When You Meet a Leader Dog

A yellow lab wearing Leader Dog harness sits on a sidewalk looking at the camera. A person whose legs and feet are visible stands behind the dog holding the leash

Leader Dogs provide independent travel for thousands of people around the world. Whether you know someone who works with a Leader Dog or just want to know how to react when you encounter one, you can help Leader Dogs and their handlers travel safely by following some simple suggestions.

When you meet a Leader Dog, remember:

  • A Leader Dog is a working dog and should not be petted or called without its handler’s permission. A Leader Dog is on duty when in harness, even when sitting or lying down.
  • Avoid making eye contact with a working dog. Eye contact is still a form of attention and may distract the dog from it work.
  • Do not take hold of the Leader Dog or its harness without permission. If it looks like the guide dog handler needs assistance, ask the handler before taking any action.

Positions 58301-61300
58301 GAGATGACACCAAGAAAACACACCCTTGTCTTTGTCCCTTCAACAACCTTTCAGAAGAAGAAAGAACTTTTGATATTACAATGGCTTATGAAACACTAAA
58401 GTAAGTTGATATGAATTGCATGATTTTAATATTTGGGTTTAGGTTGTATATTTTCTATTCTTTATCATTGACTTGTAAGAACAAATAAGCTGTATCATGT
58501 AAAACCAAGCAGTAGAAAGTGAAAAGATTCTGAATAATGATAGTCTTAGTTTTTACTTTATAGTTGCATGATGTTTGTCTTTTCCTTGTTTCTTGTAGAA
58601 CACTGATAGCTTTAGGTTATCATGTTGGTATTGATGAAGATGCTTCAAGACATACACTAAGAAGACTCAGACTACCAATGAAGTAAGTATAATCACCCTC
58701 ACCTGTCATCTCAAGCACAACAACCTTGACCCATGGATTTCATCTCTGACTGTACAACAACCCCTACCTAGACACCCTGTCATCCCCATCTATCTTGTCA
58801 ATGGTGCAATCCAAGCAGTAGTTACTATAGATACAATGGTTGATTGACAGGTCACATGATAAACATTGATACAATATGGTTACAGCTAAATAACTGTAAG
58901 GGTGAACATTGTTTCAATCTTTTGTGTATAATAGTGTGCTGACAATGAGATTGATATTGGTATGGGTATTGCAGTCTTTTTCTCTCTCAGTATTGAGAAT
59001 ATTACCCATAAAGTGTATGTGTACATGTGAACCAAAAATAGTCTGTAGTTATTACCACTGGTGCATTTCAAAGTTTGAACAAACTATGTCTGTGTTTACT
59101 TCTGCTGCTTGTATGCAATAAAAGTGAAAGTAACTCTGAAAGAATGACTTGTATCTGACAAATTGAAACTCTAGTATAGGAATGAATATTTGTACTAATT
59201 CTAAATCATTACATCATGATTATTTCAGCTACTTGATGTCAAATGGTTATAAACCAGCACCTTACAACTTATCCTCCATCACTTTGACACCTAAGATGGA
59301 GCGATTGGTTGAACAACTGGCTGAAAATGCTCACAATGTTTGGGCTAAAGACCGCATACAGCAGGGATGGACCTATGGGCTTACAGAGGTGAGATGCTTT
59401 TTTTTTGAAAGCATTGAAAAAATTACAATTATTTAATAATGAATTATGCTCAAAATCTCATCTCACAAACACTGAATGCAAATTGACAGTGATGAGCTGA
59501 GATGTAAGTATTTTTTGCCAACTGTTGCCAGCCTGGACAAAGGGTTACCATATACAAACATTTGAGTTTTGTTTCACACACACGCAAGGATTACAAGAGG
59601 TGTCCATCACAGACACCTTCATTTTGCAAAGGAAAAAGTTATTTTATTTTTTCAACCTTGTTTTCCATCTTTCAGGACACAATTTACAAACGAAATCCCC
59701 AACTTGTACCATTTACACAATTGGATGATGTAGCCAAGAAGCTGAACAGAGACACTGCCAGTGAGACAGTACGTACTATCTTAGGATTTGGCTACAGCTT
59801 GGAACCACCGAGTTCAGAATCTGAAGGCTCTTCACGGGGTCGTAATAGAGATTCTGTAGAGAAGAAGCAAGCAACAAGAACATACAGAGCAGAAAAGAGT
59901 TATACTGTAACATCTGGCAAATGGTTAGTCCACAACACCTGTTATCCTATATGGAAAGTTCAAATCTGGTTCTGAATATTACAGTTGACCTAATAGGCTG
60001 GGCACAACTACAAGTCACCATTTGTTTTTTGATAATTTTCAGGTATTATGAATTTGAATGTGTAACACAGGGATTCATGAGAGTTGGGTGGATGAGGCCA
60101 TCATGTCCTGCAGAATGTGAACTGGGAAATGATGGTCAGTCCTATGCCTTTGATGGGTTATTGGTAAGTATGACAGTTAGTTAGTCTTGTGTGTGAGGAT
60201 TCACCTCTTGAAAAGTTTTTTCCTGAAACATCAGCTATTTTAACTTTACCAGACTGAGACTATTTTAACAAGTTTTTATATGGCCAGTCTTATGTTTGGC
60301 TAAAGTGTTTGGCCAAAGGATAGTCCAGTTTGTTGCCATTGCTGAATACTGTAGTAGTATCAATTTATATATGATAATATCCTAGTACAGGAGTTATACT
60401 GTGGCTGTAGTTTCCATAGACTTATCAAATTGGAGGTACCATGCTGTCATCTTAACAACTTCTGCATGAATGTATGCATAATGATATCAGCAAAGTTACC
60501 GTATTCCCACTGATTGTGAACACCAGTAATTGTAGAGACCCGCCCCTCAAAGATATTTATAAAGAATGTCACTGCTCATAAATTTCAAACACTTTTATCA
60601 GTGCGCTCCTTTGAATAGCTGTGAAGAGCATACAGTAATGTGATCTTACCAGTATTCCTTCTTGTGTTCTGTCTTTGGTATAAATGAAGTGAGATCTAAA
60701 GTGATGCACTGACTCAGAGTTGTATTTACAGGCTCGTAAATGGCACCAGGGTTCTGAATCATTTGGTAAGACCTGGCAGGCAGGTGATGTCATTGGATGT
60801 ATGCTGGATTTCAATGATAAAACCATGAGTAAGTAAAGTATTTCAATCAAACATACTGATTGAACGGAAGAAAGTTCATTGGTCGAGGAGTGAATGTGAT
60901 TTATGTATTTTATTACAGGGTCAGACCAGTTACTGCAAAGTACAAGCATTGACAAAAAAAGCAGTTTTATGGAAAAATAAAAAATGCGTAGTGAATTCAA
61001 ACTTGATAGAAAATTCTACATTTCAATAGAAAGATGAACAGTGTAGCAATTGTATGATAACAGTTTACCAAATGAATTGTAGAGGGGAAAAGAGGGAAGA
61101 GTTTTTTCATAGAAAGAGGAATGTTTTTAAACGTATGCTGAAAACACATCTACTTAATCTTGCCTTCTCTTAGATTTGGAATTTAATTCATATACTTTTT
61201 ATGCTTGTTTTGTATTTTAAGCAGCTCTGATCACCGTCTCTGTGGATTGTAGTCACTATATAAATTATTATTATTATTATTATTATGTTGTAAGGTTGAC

• When providing directions to a guide dog handler, speak to the person, not the dog. Be sure to use specific, easy-to-follow indicators like, “Go north two blocks, then east,” or “Turn left at the next curb and go two blocks.”
  • Please do not feed a Leader Dog, whether it is on or off duty. Leader Dogs follow a veterinarian-prescribed diet.
  • A Leader Dog team has the right of way and, under the Americans with Disabilities Act, is required to be allowed access everywhere the public is allowed. You can learn more about service dog rights under the ADA from the frequently asked questions answered by the U.S. Department of Justice.

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